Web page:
Damen Completes Combat Systems for Indonesian Frigate
Damen Shipyards Group and its partner PT PAL have completed the installation of combat systems on the frigate KRI Raden Eddy Martadinata. It is the first of the Indonesian Ministry of Defence’s series of SIGMA 10514 Perusak Kawal Rudal (PKR) guided missile frigates.
The PKR frigates are constructed via a collaborative modular process operating simultaneously at Damen Schelde Naval Shipbuilding (DSNS) in the Netherlands and PT PAL shipyard in Indonesia. With this method, Damen is able to construct high quality vessels anywhere in the world. This also enables Damen to fulfil its contractual commitment to the Indonesian Ministry of Defence to deliver an extensive knowledge and technology transfer programme.
The combat installation and testing phase of PKR construction forms part of this transfer programme, with Damen providing training for the vessel’s crew in the operation and maintenance of all systems installed.
Electronic Warfare Tests
The combat system sea acceptance trials were carried out over a three-week period. During this trial, the electronic warfare suite was tested by Thales. This consists of two main systems: an electronic support measure (passive radar receiver), which enables the vessel to record and interpret the various radar signals it receives from the operational environment and an electronic counter measure system – mostly referred to as jammer. These two systems work together with the combat management system – the centre point in the entire web, in order to perform electronic warfare operations.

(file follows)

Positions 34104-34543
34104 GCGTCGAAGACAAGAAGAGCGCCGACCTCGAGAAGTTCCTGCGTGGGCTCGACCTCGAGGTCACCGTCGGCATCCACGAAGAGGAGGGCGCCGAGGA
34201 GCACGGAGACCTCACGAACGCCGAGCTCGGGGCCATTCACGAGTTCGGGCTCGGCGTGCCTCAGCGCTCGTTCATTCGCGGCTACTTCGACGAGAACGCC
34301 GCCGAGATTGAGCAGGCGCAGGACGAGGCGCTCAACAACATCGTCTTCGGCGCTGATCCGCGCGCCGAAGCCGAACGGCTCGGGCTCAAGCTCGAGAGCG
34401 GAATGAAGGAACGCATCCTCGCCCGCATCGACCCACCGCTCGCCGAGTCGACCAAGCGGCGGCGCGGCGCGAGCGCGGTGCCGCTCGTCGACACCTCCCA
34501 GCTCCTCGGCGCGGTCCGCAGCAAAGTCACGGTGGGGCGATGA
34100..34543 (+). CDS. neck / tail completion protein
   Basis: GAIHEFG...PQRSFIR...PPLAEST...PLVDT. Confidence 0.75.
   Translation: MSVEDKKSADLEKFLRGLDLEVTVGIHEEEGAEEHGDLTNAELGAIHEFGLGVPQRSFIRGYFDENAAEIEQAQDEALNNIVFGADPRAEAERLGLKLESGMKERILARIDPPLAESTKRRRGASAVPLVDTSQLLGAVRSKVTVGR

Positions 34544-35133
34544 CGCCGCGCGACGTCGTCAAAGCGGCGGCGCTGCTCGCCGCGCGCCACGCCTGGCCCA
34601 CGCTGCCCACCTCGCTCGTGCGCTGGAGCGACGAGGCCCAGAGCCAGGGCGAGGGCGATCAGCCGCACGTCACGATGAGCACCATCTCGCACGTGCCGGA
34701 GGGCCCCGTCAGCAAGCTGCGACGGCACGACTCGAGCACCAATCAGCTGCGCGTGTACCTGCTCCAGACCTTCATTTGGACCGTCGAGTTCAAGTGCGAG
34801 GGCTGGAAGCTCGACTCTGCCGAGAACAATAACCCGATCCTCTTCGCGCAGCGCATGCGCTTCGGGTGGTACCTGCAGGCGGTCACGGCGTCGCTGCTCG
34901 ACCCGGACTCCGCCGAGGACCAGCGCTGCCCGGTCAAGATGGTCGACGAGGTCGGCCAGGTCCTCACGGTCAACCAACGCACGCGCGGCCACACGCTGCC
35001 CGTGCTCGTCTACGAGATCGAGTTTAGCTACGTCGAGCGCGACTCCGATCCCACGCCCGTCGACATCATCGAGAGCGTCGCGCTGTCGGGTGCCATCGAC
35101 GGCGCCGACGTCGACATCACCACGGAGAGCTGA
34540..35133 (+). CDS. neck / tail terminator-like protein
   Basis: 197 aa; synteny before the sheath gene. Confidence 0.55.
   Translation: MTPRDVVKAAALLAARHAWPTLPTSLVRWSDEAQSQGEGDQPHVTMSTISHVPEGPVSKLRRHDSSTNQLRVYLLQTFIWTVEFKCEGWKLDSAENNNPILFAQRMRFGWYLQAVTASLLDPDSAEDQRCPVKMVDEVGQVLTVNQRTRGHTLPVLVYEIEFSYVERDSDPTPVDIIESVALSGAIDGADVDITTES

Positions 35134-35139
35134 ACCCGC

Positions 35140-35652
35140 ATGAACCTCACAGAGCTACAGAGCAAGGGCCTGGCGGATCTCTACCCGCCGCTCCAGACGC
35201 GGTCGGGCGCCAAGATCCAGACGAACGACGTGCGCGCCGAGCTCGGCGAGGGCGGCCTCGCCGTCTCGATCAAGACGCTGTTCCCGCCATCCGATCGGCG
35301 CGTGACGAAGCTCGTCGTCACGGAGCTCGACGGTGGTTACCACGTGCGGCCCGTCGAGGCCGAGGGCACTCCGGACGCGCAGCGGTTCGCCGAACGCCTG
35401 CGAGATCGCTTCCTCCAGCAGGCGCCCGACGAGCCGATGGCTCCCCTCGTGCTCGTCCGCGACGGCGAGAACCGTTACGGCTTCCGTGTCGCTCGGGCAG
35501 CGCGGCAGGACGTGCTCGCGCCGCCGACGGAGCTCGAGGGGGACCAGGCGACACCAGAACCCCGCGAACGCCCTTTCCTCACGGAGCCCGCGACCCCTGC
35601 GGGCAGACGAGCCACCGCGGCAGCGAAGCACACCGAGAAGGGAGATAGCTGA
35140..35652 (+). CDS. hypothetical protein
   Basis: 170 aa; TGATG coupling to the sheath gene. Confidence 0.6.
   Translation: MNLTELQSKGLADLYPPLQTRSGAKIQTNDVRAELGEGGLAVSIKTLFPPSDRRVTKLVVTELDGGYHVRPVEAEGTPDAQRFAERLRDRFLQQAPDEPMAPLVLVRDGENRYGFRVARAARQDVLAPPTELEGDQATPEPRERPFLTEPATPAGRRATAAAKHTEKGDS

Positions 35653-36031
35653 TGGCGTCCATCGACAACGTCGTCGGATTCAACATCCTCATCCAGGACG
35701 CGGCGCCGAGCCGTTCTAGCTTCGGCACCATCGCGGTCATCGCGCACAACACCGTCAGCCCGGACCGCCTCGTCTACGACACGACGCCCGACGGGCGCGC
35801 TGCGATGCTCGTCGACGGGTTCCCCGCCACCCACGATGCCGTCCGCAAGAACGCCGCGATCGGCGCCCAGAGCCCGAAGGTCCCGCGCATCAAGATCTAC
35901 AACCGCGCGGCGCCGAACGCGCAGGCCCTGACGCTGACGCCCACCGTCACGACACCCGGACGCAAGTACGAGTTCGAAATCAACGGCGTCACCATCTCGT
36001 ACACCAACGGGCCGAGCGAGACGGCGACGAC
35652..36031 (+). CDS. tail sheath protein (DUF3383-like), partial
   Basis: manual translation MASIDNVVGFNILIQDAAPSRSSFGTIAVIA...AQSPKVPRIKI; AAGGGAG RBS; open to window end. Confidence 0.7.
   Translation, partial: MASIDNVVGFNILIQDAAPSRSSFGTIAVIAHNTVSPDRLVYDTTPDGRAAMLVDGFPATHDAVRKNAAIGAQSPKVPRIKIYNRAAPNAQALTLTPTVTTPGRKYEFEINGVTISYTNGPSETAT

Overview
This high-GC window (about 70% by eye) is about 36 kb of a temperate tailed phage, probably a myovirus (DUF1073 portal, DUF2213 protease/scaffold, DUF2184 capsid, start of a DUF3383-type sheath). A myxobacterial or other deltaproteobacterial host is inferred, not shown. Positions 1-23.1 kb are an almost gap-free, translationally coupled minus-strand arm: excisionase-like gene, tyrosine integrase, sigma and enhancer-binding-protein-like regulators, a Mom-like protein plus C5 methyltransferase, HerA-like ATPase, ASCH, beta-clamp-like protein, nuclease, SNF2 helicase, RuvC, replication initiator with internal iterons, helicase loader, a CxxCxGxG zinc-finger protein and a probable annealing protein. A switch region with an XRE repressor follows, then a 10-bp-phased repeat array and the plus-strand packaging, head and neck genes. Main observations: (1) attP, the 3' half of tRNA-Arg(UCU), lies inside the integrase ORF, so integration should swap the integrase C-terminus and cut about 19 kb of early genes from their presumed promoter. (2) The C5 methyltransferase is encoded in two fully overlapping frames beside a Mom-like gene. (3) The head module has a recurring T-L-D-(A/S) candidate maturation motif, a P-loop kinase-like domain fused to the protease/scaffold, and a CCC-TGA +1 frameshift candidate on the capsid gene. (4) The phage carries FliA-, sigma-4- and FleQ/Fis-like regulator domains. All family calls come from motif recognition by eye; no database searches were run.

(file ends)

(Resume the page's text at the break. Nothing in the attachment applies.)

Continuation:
This was followed by structural firing tests and the alignment of the ship’s sensors and the ship’s guns, done with the support of Rheinmetall to make sure the sensors and weapons are “looking in the same direction”. The Exocet surface to surface missile launching system was tested by MBDA France.
Anti-air Warfare and Anti-surface Warfare
The testing of the anti-air warfare (AAW) and anti-surface warfare (ASuW) functional changes, were the last tests in the schedule. This comprises detecting and tracking surface and air targets, measuring the pointing accuracy of the guns at various heights and distances and to evaluate engagements of air and surface targets with various weapon systems. It also included the trials of the degaussing system, used to control the ship’s magnetic signature.
‘The results of the combat systems installation and testing have been hugely successful,’ says Jeffrey Vader, Project Director DSNS. ‘As with the construction of the vessel, we have completed this phase both on time and on budget. We are now looking forward to getting underway with the installation and testing of the combat systems on the second vessel.’
The second vessel is scheduled to undergo the same installations and testing up to February 2020, and is expected to be completed at the end of April.